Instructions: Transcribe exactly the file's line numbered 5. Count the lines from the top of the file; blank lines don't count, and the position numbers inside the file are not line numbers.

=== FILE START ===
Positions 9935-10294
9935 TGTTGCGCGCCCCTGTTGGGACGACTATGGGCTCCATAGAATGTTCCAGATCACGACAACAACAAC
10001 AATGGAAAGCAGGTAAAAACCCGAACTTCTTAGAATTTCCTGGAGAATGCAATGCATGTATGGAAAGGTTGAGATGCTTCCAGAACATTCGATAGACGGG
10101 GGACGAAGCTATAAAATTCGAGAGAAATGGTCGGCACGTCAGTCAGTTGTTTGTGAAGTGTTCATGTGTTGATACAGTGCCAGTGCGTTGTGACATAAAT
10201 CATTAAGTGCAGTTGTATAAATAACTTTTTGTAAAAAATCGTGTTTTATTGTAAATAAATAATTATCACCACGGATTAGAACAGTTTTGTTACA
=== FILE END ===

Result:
10201 CATTAAGTGCAGTTGTATAAATAACTTTTTGTAAAAAATCGTGTTTTATTGTAAATAAATAATTATCACCACGGATTAGAACAGTTTTGTTACA